Guardiola must be a little concerned about the inability to sign the central midfielder that he believed was a priority in May, but City’s biggest issue might be their relative failure in last season’s Champions League. While the club’s supporters may not have a great affinity with the competition, City’s hierarchy did not appoint Guardiola purely to pursue domestic glory. After breaking records last season, City will be expected to at least reach the Champions League semi-finals alongside domestic bliss.
For Manchester United, the pressure seems to come from within. Jose Mourinho has made no secret of his demands for the club to invest significantly in the playing squad if he is to compete with Manchester City. A central midfielder, a young full-back and third-choice goalkeeper were the only arrivals.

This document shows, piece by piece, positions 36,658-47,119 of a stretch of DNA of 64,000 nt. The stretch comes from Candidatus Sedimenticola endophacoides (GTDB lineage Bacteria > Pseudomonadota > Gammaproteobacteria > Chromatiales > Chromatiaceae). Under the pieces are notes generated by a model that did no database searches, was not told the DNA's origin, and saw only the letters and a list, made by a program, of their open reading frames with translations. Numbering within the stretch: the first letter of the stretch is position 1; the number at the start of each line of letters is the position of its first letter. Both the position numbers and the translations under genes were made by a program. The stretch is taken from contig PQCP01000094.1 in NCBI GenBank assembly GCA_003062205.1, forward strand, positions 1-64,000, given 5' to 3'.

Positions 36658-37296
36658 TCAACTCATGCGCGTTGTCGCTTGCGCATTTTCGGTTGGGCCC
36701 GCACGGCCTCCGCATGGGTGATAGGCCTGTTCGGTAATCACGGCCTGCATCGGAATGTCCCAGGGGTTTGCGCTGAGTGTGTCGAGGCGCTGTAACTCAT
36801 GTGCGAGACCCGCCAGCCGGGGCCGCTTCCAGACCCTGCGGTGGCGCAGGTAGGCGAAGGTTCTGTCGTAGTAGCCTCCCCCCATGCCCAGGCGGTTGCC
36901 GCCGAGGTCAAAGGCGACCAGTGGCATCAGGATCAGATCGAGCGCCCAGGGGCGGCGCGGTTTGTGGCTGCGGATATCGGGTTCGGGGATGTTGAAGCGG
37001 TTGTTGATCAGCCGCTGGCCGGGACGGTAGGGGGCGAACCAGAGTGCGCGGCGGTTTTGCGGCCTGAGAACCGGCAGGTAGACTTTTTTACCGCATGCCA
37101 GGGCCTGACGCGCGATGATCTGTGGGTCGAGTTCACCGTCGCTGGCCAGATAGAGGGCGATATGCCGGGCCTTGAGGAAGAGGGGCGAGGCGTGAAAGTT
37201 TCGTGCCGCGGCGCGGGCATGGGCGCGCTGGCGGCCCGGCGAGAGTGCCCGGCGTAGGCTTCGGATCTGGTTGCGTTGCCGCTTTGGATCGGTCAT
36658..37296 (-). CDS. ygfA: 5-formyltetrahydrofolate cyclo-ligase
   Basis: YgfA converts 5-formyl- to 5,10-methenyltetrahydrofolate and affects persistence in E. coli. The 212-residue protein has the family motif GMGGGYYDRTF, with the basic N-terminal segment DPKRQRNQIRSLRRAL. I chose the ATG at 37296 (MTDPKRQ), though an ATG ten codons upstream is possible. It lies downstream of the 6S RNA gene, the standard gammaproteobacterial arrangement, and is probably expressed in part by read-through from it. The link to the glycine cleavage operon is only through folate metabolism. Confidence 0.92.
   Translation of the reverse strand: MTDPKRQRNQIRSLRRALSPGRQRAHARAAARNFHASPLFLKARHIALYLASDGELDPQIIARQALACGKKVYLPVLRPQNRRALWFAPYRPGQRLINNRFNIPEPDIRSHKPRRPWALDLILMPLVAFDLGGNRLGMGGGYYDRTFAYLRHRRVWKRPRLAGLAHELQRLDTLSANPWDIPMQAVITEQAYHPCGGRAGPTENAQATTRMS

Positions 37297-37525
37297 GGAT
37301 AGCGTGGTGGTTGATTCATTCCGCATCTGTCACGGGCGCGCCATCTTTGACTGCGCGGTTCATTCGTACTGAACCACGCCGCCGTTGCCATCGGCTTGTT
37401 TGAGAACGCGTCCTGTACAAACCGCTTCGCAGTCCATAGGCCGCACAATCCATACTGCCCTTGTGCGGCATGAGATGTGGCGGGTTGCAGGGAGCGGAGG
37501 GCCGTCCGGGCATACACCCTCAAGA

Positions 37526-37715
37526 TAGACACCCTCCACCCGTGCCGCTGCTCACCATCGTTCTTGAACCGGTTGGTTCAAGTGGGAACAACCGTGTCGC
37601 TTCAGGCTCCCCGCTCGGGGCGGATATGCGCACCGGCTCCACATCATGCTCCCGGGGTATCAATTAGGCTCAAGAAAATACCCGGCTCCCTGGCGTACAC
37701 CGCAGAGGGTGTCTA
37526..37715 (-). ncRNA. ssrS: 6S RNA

You can see Mourinho’s point. He may have spent £380m since arriving in Manchester - and reasonably have been expected to improve what he had beyond their current performance level - but United are the biggest club in the world in terms of revenue. If the gap to City needs artificially bridging through rapid investment, Manchester United are in the perfect position to do so.
Supporters are now left in a quandary, whether to back a quarrelling manager with his new contract signed or to cry foul at his treatment of some members of Manchester United’s first-team squad. Mourinho is under no obligation to curry favour with anyone, but his preseason messages to Anthony Martial, Antonio Valencia, Paul Pogba, the club’s young players and the central defenders that he clearly doesn’t rate have hardly been motivational. Mourinho’s assessment that United were in for a “difficult season” if he did not get his way proffers an image of an unhappy club.